> I am working on an app where I want to give one or more user
> processes access to a largish range of physical address space
> (specifically, this is a Broadcom 1125 running a 32 bit kernel, and
> for now the region is accessible via KSEG0/1 (physical address < 512
> MB)). mmap() on /dev/mem does this just fine, and setting (or not
> setting) O_SYNC on open seems to control caching. But I just
> realized a disadvantage to doing this in user space: the user
> process accesses have to be mapped (since a user process can't, I
> believe, use KSEG0 or KSEG1 addresses), so you have to go through
> the (64 entry) TLB, and if you had signficant non-locality of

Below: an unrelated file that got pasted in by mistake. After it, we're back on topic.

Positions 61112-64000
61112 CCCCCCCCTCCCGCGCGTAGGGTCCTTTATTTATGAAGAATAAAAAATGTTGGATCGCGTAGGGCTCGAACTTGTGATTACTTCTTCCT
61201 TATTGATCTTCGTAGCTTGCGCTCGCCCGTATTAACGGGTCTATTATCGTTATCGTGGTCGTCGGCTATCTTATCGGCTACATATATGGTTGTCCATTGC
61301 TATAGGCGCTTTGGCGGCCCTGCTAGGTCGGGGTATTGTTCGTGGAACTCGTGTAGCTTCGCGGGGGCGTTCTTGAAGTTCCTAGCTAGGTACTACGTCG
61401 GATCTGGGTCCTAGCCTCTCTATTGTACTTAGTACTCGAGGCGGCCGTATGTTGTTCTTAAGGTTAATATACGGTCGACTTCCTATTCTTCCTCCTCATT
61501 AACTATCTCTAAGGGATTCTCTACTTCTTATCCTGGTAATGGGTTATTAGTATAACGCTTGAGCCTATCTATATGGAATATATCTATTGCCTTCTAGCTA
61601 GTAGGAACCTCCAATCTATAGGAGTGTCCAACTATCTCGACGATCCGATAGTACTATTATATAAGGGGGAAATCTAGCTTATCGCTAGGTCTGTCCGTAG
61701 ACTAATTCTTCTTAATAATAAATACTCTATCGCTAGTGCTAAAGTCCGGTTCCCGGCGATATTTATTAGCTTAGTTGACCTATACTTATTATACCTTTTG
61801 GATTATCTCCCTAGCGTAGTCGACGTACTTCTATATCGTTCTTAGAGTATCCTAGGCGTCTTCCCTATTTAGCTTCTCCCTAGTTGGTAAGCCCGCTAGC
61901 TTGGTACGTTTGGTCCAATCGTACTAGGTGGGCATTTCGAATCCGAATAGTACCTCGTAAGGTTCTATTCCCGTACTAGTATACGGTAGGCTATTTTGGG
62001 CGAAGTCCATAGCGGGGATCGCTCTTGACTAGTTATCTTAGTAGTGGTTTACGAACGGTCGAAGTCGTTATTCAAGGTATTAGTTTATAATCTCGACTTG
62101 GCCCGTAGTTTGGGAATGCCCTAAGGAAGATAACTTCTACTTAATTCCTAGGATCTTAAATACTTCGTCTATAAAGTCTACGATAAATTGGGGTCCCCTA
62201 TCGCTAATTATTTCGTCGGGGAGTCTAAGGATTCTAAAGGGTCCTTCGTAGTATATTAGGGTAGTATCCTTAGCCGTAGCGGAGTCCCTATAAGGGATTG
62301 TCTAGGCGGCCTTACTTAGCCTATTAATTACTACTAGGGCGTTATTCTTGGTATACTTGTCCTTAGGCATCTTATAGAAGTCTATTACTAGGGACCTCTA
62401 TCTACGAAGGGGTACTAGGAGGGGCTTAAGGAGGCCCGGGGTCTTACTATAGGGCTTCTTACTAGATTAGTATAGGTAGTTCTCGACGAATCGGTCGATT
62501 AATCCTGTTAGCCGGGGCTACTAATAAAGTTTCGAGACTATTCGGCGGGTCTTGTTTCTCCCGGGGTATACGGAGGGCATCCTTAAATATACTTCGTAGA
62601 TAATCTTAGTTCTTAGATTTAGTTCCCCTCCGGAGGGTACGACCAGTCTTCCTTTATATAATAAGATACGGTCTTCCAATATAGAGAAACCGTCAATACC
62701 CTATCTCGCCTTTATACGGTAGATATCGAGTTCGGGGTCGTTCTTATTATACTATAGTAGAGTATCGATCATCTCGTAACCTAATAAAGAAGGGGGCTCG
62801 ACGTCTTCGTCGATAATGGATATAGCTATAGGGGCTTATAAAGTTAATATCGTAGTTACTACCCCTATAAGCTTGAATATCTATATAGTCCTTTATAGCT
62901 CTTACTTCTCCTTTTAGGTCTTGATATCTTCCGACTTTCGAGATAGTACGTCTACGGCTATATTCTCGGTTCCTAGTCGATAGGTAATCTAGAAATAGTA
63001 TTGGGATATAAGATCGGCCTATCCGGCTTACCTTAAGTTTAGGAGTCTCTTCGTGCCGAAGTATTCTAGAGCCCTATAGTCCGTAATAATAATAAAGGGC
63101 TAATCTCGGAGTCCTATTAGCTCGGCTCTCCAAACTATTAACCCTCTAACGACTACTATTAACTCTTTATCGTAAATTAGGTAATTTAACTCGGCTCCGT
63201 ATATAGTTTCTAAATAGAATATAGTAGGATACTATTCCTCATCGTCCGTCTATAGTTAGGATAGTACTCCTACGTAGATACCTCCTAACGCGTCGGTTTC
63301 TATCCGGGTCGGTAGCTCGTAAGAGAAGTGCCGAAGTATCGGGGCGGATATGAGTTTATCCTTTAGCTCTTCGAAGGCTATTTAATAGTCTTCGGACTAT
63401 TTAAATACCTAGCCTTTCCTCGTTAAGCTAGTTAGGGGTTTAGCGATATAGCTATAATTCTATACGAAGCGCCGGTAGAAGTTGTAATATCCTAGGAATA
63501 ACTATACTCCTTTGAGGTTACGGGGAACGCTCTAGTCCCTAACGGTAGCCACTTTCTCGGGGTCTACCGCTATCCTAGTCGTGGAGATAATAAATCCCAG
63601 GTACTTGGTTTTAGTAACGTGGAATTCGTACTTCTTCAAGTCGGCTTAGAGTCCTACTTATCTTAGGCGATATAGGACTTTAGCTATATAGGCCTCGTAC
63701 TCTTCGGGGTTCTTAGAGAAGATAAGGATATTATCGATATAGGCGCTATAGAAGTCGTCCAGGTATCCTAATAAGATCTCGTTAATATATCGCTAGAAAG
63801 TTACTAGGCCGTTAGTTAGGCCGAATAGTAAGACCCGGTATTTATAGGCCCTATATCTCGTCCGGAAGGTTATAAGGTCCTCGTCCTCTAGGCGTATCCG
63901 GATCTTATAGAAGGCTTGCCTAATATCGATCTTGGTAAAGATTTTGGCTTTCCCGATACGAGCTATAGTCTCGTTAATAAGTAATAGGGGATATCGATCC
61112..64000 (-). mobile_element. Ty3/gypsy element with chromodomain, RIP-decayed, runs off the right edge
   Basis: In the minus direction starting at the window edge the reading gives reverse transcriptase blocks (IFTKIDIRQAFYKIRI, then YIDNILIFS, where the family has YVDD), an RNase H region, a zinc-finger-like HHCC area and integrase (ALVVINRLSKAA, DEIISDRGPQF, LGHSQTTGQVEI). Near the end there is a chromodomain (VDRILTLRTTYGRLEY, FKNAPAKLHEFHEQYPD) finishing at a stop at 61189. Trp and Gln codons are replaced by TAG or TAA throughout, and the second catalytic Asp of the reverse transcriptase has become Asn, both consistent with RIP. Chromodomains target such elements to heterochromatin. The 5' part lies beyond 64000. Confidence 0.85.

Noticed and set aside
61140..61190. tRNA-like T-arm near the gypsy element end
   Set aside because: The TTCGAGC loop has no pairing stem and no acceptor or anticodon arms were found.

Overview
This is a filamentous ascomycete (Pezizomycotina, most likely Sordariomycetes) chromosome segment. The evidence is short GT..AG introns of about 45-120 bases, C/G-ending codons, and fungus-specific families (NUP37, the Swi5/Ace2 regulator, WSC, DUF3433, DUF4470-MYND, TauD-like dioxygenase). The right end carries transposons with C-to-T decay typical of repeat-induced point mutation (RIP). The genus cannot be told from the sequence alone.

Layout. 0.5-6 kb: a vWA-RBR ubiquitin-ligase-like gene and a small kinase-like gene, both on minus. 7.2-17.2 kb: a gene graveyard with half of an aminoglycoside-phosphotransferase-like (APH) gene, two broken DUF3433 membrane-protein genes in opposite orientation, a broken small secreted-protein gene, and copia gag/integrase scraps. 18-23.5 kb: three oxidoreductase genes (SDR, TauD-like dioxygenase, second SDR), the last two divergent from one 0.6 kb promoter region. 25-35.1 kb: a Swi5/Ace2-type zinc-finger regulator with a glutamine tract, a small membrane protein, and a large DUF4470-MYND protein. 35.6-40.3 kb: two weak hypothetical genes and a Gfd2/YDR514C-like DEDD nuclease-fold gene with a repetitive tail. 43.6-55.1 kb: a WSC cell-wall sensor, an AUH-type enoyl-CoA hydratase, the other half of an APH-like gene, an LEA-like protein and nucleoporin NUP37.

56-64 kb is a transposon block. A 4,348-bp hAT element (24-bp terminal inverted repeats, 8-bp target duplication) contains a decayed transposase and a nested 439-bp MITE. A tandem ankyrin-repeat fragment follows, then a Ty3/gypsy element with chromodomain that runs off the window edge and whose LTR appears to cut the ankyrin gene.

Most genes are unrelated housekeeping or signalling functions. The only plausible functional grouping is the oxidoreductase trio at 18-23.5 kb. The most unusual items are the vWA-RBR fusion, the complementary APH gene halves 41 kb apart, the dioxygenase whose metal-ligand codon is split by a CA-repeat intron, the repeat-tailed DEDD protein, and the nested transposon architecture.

> reference, you'd possibly risk thrashing the TLB (which doesn't
> happen in kernel space, since the region can be directly accessed).
As usual, I guess the first thing is to try doing it the standard way
and then try to measure how much time is being spent in extra TLB misses
generated by your application. Some MIPS CPUs have "performance
counters" which might be able to count TLB misses, but you'll more
likely have to instrument the TLB miss code.
If it does turn out that TLB replacement is a big drain:
Most MIPS CPU hardware allows you to map large chunks of memory with a
single TLB entry: often up to 16Mbytes at a time. But I don't know
how you'd persuade Linux how to do that.